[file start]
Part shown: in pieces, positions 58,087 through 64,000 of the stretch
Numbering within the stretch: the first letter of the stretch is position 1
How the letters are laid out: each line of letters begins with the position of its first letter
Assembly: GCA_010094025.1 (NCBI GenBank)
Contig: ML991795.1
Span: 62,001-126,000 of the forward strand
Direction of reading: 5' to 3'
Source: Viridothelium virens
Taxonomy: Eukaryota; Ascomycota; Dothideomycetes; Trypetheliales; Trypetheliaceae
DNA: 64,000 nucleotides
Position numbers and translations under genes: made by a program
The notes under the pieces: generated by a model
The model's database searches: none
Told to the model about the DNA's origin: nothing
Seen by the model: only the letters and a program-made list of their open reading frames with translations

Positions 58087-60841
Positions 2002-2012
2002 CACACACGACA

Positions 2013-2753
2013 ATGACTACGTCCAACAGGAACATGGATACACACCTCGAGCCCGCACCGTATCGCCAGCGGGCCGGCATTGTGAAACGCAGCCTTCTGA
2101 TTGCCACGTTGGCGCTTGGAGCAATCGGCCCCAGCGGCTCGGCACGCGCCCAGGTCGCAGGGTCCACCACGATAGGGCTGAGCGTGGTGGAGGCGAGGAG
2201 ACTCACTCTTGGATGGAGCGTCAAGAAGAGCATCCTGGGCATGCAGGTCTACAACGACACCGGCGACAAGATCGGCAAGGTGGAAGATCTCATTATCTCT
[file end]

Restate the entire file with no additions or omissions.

Part shown: in pieces, positions 58,087 through 64,000 of the stretch
Numbering within the stretch: the first letter of the stretch is position 1
How the letters are laid out: each line of letters begins with the position of its first letter
Assembly: GCA_010094025.1 (NCBI GenBank)
Contig: ML991795.1
Span: 62,001-126,000 of the forward strand
Direction of reading: 5' to 3'
Source: Viridothelium virens
Taxonomy: Eukaryota; Ascomycota; Dothideomycetes; Trypetheliales; Trypetheliaceae
DNA: 64,000 nucleotides
Position numbers and translations under genes: made by a program
The notes under the pieces: generated by a model
The model's database searches: none
Told to the model about the DNA's origin: nothing
Seen by the model: only the letters and a program-made list of their open reading frames with translations

Positions 58087-60841
Positions 2002-2012
2002 CACACACGACA

Positions 2013-2753
2013 ATGACTACGTCCAACAGGAACATGGATACACACCTCGAGCCCGCACCGTATCGCCAGCGGGCCGGCATTGTGAAACGCAGCCTTCTGA
2101 TTGCCACGTTGGCGCTTGGAGCAATCGGCCCCAGCGGCTCGGCACGCGCCCAGGTCGCAGGGTCCACCACGATAGGGCTGAGCGTGGTGGAGGCGAGGAG
2201 ACTCACTCTTGGATGGAGCGTCAAGAAGAGCATCCTGGGCATGCAGGTCTACAACGACACCGGCGACAAGATCGGCAAGGTGGAAGATCTCATTATCTCT